The scene in which the character played by Judith Light is apprehended for her crimes took place in a small shopping plaza near Vinings, a suburb of Atlanta, Georgia. Real-life policemen were stationed at all of the entrances and exits of the shopping plaza to control traffic in accordance with the requirements of the filming. The actual apprehension scene included three movie police cars racing in and screeching to a halt with their occupants, jumping out and running to assist in the arrest. During the first take of that scene, the real policemen, off-camera, laughed with great abandon, which provoked an assistant director to approach them and make inquiry. The real officers pointed out that one of the movie cops, the one played by John Archer Lundgren, had hair too long for precinct regulations. Forthwith, the director halted the filming, called for a make-up person to come on scene with scissors and chair. For the next fifteen minutes, the offending actor was given, on the spot in the middle of the parking lot, a very nice regulation haircut, while approximately fifty cast, crew and on-lookers stood around watching. See more »
When Marie's car is burned the daughter is still in high school. This means that it is before 1978, when she graduated. The new car is a Chrysler LeBaron convertible, but they weren't sold until 1981 and the first year they were all brown. See more »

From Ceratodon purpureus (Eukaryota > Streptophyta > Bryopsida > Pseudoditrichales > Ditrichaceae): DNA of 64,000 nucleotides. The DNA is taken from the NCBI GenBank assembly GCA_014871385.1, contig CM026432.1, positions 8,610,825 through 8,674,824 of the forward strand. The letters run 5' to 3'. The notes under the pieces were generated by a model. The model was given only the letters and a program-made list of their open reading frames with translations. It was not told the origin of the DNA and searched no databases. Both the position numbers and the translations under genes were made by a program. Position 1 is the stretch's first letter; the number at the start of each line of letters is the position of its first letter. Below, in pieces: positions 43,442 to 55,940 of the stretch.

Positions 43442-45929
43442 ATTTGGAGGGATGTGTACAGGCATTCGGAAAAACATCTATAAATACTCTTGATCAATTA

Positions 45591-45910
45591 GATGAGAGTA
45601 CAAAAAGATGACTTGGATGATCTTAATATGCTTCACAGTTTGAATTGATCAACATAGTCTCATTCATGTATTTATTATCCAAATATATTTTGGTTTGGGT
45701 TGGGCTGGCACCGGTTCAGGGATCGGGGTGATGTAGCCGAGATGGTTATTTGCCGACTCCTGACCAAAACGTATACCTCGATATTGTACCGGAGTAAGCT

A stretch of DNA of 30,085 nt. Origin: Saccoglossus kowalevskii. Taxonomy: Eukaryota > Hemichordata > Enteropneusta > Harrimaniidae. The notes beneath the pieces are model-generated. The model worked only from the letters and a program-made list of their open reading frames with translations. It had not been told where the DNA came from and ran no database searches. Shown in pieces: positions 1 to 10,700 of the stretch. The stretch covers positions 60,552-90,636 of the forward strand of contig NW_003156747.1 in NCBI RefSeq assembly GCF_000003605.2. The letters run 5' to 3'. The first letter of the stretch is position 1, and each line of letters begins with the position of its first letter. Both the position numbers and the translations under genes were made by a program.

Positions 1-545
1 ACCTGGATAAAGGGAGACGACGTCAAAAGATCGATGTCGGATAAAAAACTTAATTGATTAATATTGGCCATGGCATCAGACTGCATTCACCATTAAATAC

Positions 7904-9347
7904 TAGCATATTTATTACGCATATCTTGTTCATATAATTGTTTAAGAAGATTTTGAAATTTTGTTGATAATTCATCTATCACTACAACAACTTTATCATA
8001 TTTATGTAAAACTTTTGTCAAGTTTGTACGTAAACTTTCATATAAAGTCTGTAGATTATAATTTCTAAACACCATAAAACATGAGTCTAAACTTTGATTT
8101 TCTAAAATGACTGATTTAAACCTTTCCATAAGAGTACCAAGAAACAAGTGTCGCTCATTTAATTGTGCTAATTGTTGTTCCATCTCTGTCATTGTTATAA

"She vanished like a spider through a crack in the floor..."
Judith Light has fun playing real-life sociopath Audrey Marie Hilley, an Alabama housewife whose husband died of a mysterious stomach ailment, leaving Marie to freely spend his $31,000 life insurance policy; when that money runs out, Marie's daughter is the next to fall ill (she's got a policy also). TV-movie gives Light the opportunity to strut her stuff, changing wigs and accents with relish, yet the best performance comes from David Ogden Stiers as a blue-collar teddy bear from Florida whom Marie latches onto. The courtroom dramatics in the third act are rather feeble (skipping over the jury's verdict and going straight to the judge's sentence), and the segues to the daughter's plight--as well as the slow-moving police action--just get in the way. Light only does serious acting work in just one scene (a riveting arrest in a mall parking lot), yet she avoids the camp-possibilities of her outré role simply by staying true to the generalities of this colorful lady (and she nimbly fills in the blanks). Production aspects and direction are both above-average for a television feature, which is enjoyable if on the trashy side.
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